Frontotemporal degeneration (FTD) is a progressive neurodegenerative condition that’s often difficult to diagnose accurately. Now in a new study researchers from the Perelman School of Medicine at the University of Pennsylvania have found evidence that a simple eye exam and retinal imaging test may help improve that accuracy.
Using an inexpensive, non-invasive, eye-imaging technique, the Penn Medicine scientists found that patients with FTD showed thinning of the outer retina – the layers with the photoreceptors through which we see – compared to control subjects.
The retina is potentially affected by neurodegenerative disorders because it is a projection of the brain. Prior studies have suggested that patients with Alzheimer’s disease and ALS may also have thinning of the retina – although a different part of the retina. Thus, imaging the retina may help doctors confirm or rule out FTD.
‘Our finding of outer retina thinning in this carefully designed study suggests that specific brain pathologies may be mirrored by specific retinal abnormalities,’ explained study lead author, Benjamin J Kim, MD, Assistant Professor of Ophthalmology at Penn’s Scheie Eye Institute.
Neurodegenerative diseases in general are challenging to diagnose, and often are confirmed only by direct examination of brain tissue at autopsy. Now that science appears to be on the brink of developing effective treatments for these diseases, the need for better diagnostic methods is becoming acute.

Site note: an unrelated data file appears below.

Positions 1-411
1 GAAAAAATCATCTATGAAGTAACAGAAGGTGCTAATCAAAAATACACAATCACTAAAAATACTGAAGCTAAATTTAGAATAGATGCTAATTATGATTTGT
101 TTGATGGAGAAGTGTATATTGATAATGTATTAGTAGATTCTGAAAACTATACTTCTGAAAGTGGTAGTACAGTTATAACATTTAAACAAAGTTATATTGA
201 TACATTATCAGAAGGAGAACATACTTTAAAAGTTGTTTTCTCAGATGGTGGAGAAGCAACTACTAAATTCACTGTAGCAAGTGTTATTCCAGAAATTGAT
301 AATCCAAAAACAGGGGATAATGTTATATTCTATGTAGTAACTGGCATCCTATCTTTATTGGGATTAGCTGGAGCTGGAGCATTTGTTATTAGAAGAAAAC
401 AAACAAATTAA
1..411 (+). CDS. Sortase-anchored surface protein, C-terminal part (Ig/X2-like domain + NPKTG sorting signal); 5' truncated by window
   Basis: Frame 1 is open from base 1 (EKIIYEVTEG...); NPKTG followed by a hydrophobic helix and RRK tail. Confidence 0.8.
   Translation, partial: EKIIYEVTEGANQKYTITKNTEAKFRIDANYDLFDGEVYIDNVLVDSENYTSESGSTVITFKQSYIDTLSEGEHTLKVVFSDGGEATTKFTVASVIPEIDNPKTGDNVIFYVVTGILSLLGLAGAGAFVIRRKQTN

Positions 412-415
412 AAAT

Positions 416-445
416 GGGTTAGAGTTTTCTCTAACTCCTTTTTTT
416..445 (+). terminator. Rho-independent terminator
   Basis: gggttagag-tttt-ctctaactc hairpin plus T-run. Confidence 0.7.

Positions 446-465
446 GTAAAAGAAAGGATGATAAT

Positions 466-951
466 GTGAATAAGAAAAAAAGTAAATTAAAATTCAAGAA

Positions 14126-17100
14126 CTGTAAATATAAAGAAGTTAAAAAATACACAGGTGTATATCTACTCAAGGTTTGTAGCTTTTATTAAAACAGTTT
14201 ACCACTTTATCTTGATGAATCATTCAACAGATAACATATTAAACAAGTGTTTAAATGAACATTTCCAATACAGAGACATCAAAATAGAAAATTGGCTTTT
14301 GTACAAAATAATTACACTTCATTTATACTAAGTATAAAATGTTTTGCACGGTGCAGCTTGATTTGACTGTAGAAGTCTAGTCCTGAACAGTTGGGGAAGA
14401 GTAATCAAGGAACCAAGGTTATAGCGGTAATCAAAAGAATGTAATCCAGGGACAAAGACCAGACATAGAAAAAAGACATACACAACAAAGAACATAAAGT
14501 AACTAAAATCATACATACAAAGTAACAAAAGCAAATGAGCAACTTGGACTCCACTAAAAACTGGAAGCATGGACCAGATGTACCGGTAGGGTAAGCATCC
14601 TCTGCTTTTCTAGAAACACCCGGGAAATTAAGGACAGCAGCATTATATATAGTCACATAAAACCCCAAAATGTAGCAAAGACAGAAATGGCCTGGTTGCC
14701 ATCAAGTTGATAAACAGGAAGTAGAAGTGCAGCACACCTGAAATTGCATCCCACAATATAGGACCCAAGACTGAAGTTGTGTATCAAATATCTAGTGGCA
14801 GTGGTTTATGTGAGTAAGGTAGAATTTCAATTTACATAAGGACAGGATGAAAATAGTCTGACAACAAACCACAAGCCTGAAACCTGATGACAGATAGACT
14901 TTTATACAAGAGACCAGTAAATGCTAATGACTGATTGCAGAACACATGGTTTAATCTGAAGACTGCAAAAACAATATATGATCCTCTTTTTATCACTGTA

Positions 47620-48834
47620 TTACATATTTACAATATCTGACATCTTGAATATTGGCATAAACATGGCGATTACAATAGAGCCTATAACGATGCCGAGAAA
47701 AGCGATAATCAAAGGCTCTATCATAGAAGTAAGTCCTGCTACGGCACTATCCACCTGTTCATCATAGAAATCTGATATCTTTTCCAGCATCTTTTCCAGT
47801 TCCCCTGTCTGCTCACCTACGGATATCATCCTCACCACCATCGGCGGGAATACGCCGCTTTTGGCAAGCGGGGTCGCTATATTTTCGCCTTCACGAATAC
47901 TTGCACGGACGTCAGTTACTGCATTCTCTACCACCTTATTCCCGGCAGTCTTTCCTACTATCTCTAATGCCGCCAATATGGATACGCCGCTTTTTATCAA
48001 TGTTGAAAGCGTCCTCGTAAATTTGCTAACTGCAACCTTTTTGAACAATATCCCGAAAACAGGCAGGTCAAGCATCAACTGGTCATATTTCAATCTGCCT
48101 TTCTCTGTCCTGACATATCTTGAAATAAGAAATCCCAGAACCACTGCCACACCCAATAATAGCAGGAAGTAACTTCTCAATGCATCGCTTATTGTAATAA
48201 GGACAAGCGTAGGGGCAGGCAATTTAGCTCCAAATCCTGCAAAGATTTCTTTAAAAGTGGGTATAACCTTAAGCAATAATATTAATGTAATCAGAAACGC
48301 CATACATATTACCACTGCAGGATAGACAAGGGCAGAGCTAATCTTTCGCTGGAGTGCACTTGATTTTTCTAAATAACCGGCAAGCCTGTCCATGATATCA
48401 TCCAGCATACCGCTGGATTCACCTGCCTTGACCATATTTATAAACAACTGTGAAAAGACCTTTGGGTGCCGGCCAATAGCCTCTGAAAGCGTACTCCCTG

‘As we enter an era of disease-modifying treatments for neurodegenerative disorders, it is essential for us to have tools that can identify the specific pathologies accumulating in the brain so that we can administer the appropriate treatments to patients who are likely to benefit,’ said study senior author, Murray Grossman, MD, a Professor of Neurology and Director of the Penn FTD Centre.
The study included 38 FTD patients enrolled consecutively as they visited the Penn FTD Center, and 44 control subjects who did not have any neurodegenerative disease. The FTD patients were carefully characterized with clinical exams, cerebrospinal fluid biomarkers to exclude
Alzheimer’s Disease, and genetic testing. The researchers then employed an eye-imaging technology called spectral-domain optical coherence tomography (SD-OCT), which uses a safe light beam to image tissue with micron-level resolution. SD-OCT imaging is inexpensive, non-invasive, and quick.
Measurements of the retinal layers of the subjects, after adjustments for age, gender, and ethnic background, showed that the outer retinas of the FTD patients were thinner than those in the control subjects. This relative thinning of outer retinas was caused by a thinning of two specific portions of the outer retina, the outer nuclear layer (ONL) and ellipsoid zone (EZ). The ONL of FTD patients was about 10 per cent thinner than controls, and this ONL thinning was the primary source of the outer retina thinning.